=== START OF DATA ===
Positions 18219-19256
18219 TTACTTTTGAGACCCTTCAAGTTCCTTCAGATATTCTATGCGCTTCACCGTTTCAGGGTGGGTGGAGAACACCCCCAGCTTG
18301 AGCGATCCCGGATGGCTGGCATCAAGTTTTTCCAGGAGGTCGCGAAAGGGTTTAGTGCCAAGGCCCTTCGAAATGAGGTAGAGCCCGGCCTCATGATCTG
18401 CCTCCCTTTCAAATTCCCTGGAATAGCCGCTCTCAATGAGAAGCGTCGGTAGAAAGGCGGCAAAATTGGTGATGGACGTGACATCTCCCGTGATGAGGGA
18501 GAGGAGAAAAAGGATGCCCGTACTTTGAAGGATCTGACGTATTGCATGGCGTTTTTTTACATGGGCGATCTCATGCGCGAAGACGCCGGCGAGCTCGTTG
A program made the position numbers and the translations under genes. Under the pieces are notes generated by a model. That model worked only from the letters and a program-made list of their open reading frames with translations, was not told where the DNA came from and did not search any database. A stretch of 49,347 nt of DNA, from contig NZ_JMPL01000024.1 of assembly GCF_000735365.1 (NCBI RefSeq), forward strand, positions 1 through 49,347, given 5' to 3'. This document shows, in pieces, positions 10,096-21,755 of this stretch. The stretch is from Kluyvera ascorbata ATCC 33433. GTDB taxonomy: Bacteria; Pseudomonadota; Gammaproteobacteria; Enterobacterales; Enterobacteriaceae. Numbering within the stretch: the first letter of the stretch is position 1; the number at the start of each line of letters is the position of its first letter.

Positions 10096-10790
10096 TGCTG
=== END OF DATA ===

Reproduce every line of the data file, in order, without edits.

Positions 18219-19256
18219 TTACTTTTGAGACCCTTCAAGTTCCTTCAGATATTCTATGCGCTTCACCGTTTCAGGGTGGGTGGAGAACACCCCCAGCTTG
18301 AGCGATCCCGGATGGCTGGCATCAAGTTTTTCCAGGAGGTCGCGAAAGGGTTTAGTGCCAAGGCCCTTCGAAATGAGGTAGAGCCCGGCCTCATGATCTG
18401 CCTCCCTTTCAAATTCCCTGGAATAGCCGCTCTCAATGAGAAGCGTCGGTAGAAAGGCGGCAAAATTGGTGATGGACGTGACATCTCCCGTGATGAGGGA
18501 GAGGAGAAAAAGGATGCCCGTACTTTGAAGGATCTGACGTATTGCATGGCGTTTTTTTACATGGGCGATCTCATGCGCGAAGACGCCGGCGAGCTCGTTG
A program made the position numbers and the translations under genes. Under the pieces are notes generated by a model. That model worked only from the letters and a program-made list of their open reading frames with translations, was not told where the DNA came from and did not search any database. A stretch of 49,347 nt of DNA, from contig NZ_JMPL01000024.1 of assembly GCF_000735365.1 (NCBI RefSeq), forward strand, positions 1 through 49,347, given 5' to 3'. This document shows, in pieces, positions 10,096-21,755 of this stretch. The stretch is from Kluyvera ascorbata ATCC 33433. GTDB taxonomy: Bacteria; Pseudomonadota; Gammaproteobacteria; Enterobacterales; Enterobacteriaceae. Numbering within the stretch: the first letter of the stretch is position 1; the number at the start of each line of letters is the position of its first letter.

Positions 10096-10790
10096 TGCTG